[00:15:32] But we definitely do learn about it in school. We learned about universal design and we learn about the ADA laws and we’re taught that it’s an ADA law, it’s not a code. And if you break the law, there will be punishment. You have to include ADA into every space, which is great. And the ADA laws are really great.

[00:15:51] They really are really inclusive and we’re lucky to have something like that here in America, but I mean, you can always take it a step further I think, which is nice and important. So we definitely learn about it and it’s definitely taught in use, but I think it could be taken even a step further with a little extra effort.

[00:16:11] Rebecca: That makes sense. And hopefully, you can lead the way and trailblaze the way for that in your profession.

[00:16:18] Sarah: Yeah, definitely, Rebecca. And Brooke, thanks for sharing about what you did with this hotel. I think it’s a great example for people to go beyond the ADA in their projects. And something that we’ve actually talked about in the past in our organization is how important we feel it is for people to experience collaboration between different professions. 

[00:16:40] And experience things like universal design and the different codes, to help create spaces that are beautiful and functional. And I think starting these conversations and learning how to collaborate with others right at the beginning of your schooling is a really great way to set professionals up for continuing these relationships and concepts when they get out into the field kind of like what you’ve been doing.

[00:17:04] So I know that you are now working as a designer in healthcare design. So, can you explain some things that you learned from school and your internship with us, by working with other professionals in different fields and how you’ve taken that into your current job? 

[00:17:24] Brooke: Yeah. So working in the professional world is much different than being in school, as expected. So I’m working on an interior design only firm.

[00:17:34] And so we don’t do any of the interior architecture. And a lot of the projects we get are really big healthcare projects, so huge hospitals, either new towers or completely remodeled spaces. And so there’s usually several different firms working on several different pieces of the project together. So it’s a huge collaborative project with most of the people I’d never even talked to because I’m kind of newer to this, obviously, I’m fresh out of school.

[00:18:08] So there’ll be like 40, 50, 60 people working on a project, all working on the same file, all collaborating on their different scopes. So definitely it’s important to learn how to like, and not all of them are interior designers. They’re all in the design world, but a lot of them are architects or mechanical engineers, or even technological engineers.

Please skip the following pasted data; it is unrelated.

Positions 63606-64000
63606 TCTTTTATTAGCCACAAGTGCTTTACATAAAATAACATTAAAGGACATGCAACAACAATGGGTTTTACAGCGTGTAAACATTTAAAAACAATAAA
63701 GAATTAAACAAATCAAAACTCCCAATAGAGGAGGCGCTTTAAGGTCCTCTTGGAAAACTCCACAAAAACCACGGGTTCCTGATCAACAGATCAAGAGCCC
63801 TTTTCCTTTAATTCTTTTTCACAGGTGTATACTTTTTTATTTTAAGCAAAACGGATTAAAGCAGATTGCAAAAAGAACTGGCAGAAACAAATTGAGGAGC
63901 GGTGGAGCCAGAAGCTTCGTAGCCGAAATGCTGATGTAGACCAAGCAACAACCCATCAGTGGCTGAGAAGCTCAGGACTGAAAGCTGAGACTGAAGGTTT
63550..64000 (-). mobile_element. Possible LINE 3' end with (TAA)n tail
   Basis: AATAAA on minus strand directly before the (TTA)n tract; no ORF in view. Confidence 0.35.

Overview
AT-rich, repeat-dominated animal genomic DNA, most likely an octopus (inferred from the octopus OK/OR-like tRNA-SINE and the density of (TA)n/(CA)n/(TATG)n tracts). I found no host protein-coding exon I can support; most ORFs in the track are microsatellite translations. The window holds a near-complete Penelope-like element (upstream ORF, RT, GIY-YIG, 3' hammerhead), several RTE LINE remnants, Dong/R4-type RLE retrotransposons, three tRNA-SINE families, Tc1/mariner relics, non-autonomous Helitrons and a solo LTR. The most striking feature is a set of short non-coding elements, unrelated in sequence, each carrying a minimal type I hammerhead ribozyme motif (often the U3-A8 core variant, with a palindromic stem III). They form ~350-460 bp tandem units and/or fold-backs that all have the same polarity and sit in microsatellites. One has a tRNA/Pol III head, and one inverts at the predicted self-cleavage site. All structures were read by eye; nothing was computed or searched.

[00:18:27] There’s so many different pieces of a big, huge project like that. And like for one of our projects, our scope is just simply furniture, which sounds very simple, but, when you do it for a whole entire hospital, it gets actually pretty complex. So it’s important to learn how to collaborate with other people and know how each different space affects each other.

[00:18:49] Like how the interior architecture affects the furniture, which affects where the TV monitors go on the wall, which affects the electrical engineers, which affects the plumbing. Everything is intertwined. So you have to learn how to collaborate and communicate clearly with people which is something I definitely learned working with occupational therapists and stuff like that. How it all affects each other. And, side note also, we are you doing hospitals. So we’re speaking with healthcare professionals all the time. We interview them to see what their needs are for the space, what they’d like to see, how can the current space they’re in be improved?

[00:19:27] How does the space affect their day-to-day work life? So, you know, we work with healthcare professionals all the time and that affects the interior design of the space because, at the end of the day, they’re the ones really using it. So we need to know how it’s going to benefit them the most.

[00:19:42] Sarah: Well, that’s super exciting to hear what you’re working on. And it also sounds very complex with that many designers working in one space and on one plan. And I’m sure that can get complicated, but it’s also really exciting at the same time to see everything come together and everyone focusing on their specialty. And I’m also, of course, glad to hear you’re working with therapists and other healthcare providers as well because you are designing the space for them and for their clients and patients. So, yeah, I think that’s really great.  

[00:20:14] Are there any unique design elements that you’ve seen implemented in the hospital setting that you think would be neat for our listeners to learn about?

[00:20:22] Brooke: I think, just like the most unique thing about healthcare design that I’m really enjoying is how much it really makes an impact on the people there specifically.